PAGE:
Graffiti is an art

To the editor:

I'm writing in response to Andy Pareti's Jan. 25 column entitled "Graffiti is a crime, not an artistic movement." If Pareti's qualm with the art form is that it is illegal, then he needs to reconsider his life. Are things wrong simply because they're illegal? Graffiti is an art AND a crime, and part of what makes it so wonderful is that people like [graffiti artist] Banksy are able to make beautiful art, against the law, incredibly quickly. If he can't appreciate it, he's really just being narrow-minded.

A great deal of graffiti that takes place on what you deem "private property" covers up societal blemishes. For instance, I would argue that enormous billboards are insidious - that companies don't have the right to purchase my attention and detract from natural (or even man-made) scenery by telling me to buy their stuff.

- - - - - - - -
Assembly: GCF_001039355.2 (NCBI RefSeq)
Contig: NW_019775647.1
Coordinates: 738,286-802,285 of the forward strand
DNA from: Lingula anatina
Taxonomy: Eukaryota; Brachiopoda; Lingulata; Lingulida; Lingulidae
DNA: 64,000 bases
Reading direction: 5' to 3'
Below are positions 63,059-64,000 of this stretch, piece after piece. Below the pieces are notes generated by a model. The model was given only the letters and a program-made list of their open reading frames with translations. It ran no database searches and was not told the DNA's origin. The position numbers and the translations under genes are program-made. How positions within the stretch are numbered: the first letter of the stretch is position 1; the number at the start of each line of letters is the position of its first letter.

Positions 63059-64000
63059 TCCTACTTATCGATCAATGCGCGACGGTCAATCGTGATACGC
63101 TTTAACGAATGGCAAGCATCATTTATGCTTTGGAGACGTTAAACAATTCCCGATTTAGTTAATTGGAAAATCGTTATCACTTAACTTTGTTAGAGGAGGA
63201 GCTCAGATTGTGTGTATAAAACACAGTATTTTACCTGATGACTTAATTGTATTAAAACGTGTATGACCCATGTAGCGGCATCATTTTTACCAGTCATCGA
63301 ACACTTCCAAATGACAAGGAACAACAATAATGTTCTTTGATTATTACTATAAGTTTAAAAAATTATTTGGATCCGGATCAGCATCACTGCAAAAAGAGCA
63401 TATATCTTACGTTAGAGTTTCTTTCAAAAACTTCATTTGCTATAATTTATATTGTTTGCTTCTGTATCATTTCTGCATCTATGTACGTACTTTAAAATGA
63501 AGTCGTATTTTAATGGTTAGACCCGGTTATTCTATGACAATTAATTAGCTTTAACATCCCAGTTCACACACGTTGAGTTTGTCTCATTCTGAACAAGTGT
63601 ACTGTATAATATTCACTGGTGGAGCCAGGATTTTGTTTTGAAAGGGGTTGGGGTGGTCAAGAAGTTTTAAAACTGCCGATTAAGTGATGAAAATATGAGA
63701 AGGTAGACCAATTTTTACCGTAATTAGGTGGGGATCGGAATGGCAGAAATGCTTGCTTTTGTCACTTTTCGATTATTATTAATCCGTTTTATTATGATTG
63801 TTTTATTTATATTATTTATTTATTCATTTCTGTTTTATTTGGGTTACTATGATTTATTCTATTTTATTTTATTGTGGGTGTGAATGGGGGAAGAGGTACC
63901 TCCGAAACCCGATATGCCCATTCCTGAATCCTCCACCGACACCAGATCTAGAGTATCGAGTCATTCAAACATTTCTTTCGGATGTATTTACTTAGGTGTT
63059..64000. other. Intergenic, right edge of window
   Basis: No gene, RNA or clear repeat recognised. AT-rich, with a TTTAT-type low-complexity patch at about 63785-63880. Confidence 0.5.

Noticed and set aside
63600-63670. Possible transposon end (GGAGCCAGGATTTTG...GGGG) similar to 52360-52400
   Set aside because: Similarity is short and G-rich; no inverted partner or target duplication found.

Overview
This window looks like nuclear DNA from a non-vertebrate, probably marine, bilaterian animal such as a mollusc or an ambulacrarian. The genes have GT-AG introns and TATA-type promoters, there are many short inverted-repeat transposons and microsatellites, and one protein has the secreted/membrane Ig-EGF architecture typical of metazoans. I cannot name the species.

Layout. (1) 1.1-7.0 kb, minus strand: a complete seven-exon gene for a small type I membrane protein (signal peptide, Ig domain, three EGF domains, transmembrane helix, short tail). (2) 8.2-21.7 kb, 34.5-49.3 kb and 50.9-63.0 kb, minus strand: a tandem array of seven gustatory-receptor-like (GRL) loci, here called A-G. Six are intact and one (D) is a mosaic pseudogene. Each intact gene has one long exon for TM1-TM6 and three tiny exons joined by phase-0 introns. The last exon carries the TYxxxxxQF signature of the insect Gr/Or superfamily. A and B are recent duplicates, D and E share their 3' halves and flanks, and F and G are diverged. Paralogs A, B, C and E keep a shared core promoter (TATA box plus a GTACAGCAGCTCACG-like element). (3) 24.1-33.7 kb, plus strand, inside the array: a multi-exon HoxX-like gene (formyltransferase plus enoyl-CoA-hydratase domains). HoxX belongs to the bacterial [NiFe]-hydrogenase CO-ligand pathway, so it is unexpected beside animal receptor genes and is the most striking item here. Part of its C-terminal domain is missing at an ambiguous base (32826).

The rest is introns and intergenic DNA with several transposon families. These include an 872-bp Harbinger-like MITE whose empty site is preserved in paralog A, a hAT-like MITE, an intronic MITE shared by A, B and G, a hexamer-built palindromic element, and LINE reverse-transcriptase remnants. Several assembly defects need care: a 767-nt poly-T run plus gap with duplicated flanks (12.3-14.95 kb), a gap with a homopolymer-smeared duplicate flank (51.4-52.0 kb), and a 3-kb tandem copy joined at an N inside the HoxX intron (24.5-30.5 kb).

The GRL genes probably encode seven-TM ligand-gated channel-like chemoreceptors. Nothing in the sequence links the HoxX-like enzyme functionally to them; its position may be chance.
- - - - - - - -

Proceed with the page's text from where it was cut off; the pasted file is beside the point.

On the other hand, when an artist has painted something beautiful over these blemishes, it makes me want to be a part of society again.

Graffiti artists have a standardly-accepted code of ethics. Nobody paints on individually-owned houses or cars. They mostly serve to beautify and diversify the otherwise mundane brick walls and atrocious advertisements of the city.

To blindly accept law as morality is to need to live more. Furthermore, that "While Al-Qaeda steals all of the headlines, a new kind of terrorism is spreading through the streets of America and the U.K." is the start of Pareti's article should be the first sign that he shouldn't be taken seriously as a journalist.

-Noah Dreiblatt